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BMEN 515 Lecture Notes - Continental Drift, Radionuclide, Cellular Respiration

Biomedical Engineering
Course Code
BMEN 515
William Huddleston

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Fossils- the preserved remains of ancient organisms
Paleontologists- scientists who study fossils
Morphology- the body form
Age of rocks cannot be determined by just looking at them, but the age of rocks can only be
determined when comparing one another
Strata- oldest layers in rocks; are known to lie at the bottom, and successively higher strata are
progressively younger
William Smith concluded that:
o Fossils of similar organisms were found in widely separated places on Earth
o Certain organisms were always found in younger rocks than certain other organisms
o Organisms found in higher, more recent strata were more similar to modern organisms
than were those found in lower, more ancient strata
Radioactivity- a method of dating rocks; discovered at the beginning of the twentieth century
Half-Life- a successive time interval in which half of the remaining radioactive material of the
radioisotope decays, either changing into another element or becoming the stable isotope of the
same element
For 14C, production in the upper atmosphere is about equal to its natural decay.
In an organism, the ratio of 14C to 12C stays constant during its lifetime.
When an organism dies, it is no longer incorporating 14C from the environment.
The 14C that was present in the body decays with no replacement and the ratio of 14C to 12C
As soon as an organism dies, it ceases to exchange carbon compounds with its environment
Isotopes in a sedimentary rock do not contain reliable information about the date of its formation
o Since they are transported over long distances and are deposed in another location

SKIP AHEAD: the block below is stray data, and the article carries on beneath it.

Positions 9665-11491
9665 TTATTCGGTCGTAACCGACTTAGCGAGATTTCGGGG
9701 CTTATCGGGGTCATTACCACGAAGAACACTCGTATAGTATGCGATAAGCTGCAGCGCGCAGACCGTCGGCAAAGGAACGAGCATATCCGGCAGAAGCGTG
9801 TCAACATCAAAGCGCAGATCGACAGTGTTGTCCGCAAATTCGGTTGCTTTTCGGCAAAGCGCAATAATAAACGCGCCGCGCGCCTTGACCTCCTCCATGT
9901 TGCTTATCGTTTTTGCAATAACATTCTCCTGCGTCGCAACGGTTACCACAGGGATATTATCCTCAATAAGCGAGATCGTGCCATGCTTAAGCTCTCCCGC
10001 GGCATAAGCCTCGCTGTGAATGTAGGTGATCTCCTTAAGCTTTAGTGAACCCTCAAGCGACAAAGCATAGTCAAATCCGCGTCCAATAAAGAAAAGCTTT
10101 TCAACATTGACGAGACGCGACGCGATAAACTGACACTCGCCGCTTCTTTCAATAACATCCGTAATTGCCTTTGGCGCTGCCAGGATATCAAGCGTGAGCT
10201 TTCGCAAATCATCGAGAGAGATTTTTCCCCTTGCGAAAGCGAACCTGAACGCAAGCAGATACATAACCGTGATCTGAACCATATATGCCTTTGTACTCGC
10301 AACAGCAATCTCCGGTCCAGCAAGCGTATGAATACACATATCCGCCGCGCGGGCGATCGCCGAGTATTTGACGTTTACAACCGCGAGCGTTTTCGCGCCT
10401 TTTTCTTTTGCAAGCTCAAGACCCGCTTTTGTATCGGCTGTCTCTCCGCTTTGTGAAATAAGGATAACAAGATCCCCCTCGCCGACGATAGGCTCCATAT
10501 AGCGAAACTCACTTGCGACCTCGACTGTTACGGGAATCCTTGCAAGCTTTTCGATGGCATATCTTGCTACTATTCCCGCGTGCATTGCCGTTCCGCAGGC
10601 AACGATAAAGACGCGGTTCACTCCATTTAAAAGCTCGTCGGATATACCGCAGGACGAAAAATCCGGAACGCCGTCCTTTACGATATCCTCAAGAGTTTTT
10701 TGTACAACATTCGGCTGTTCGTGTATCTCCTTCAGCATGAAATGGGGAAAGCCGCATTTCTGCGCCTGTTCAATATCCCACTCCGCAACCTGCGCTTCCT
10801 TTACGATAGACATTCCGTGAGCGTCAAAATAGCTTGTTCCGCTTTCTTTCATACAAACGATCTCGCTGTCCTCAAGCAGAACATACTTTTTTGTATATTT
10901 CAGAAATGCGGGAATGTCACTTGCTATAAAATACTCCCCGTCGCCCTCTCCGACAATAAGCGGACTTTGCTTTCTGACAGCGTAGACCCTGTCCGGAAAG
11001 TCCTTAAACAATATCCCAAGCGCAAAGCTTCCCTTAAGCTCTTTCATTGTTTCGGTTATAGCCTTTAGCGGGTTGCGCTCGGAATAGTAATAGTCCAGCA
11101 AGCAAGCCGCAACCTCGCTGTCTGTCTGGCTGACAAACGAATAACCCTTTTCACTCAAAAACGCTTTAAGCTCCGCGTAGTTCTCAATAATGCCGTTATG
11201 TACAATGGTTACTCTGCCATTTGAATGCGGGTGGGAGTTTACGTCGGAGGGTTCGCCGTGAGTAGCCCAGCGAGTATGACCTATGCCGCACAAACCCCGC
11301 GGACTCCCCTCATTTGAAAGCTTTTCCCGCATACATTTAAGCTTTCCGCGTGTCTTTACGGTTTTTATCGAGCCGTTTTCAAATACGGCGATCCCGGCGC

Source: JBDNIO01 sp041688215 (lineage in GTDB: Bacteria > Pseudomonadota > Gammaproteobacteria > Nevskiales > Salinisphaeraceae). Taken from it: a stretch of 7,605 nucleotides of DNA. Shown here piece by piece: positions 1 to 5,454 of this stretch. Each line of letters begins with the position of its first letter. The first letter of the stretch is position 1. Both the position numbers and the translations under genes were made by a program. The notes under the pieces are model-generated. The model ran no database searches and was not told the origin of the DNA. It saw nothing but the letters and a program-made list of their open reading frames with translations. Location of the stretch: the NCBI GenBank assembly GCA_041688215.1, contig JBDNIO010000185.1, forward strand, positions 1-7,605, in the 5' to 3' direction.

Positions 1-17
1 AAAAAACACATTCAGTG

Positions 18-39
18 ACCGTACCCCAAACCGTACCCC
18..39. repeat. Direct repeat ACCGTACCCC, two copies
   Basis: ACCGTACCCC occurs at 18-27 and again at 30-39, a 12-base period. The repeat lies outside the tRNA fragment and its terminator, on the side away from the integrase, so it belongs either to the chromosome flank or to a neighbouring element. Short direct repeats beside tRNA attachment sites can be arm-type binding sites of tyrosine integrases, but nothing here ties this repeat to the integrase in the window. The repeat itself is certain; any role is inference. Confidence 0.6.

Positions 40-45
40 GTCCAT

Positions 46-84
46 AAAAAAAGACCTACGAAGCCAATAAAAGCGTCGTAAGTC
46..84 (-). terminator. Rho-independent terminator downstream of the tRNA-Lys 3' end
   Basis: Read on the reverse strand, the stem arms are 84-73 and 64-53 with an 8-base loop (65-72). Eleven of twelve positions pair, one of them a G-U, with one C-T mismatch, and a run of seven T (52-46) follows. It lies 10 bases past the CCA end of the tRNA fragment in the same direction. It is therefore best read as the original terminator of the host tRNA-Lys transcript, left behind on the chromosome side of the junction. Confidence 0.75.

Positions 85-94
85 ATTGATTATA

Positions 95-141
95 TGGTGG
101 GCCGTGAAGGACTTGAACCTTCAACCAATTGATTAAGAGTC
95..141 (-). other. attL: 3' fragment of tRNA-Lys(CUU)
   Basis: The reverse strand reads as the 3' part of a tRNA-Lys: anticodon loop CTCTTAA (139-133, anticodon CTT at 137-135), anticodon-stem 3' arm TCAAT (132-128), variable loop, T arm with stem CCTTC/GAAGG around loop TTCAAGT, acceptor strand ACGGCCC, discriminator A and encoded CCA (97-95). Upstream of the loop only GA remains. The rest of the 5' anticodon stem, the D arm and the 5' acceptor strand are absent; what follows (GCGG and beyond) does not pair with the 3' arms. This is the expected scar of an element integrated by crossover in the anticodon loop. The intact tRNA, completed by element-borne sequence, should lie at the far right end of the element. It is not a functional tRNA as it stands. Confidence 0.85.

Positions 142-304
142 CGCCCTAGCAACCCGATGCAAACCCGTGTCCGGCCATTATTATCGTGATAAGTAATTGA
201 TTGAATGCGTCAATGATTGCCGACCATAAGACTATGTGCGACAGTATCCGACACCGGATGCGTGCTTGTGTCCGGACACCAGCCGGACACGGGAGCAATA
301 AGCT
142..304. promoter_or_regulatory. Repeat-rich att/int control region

But igneous rocks (e.g., lava or volcanic ash), that have intruded into layers of sedimentary rock can
be dated.
Other radioisotopes are used to date older rocks.
Decay of potassium-40 to argon-40 is used for the most ancient rocks.
Radioisotope dating is combined with fossil analysis.
Lithosphere- is Earth’s crust which consists of a number of solid plates each about 40 kilometers
o Floats on a fluid layer of molten rock or magma; the magma circulates because heat
produced by radioactive decay deep in Earth’s core sets up convection currents in the
The plates move because magma rises and exerts tremendous pressure
Where plates are pushed together, either they move sideways past each other, or one plate slides
under the other, pushing up mountain ranges and carving deep rift valleys (when they occur under
water, such valleys are known as trenches)
Where plates are pushed apart, ocean basins may form between them
Continental Drift- movement of the lithospheric plates and the continents they contain
Throughout Earth’s history, the plates that carry the continents have drifted apart and moved
back together numerous times.
Plate movement has affected climate, sea level, and the distribution of organisms.
Increase of Oxygen in Atmosphere
Increase in atmospheric oxygen have been largely unidirectional
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